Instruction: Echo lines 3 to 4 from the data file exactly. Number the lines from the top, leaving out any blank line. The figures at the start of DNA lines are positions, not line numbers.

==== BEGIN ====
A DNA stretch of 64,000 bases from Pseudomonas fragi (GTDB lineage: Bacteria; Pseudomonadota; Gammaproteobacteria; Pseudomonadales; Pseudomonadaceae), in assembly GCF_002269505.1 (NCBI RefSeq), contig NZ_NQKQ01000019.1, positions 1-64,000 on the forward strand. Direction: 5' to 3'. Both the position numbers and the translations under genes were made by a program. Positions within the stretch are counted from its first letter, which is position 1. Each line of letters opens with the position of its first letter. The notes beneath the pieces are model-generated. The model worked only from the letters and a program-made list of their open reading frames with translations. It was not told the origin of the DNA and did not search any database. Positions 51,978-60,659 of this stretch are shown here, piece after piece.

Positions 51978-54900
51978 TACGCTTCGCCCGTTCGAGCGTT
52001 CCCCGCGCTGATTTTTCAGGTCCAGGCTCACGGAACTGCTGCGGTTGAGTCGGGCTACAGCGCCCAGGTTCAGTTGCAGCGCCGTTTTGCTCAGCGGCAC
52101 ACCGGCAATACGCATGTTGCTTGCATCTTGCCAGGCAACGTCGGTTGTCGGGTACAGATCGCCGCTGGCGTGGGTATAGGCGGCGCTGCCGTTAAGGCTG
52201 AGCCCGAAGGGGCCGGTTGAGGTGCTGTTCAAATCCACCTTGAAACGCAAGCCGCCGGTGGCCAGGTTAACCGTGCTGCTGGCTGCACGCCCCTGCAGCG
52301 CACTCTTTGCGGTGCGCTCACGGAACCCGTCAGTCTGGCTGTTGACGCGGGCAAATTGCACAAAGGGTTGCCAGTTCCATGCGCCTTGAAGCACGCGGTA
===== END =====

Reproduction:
51978 TACGCTTCGCCCGTTCGAGCGTT
52001 CCCCGCGCTGATTTTTCAGGTCCAGGCTCACGGAACTGCTGCGGTTGAGTCGGGCTACAGCGCCCAGGTTCAGTTGCAGCGCCGTTTTGCTCAGCGGCAC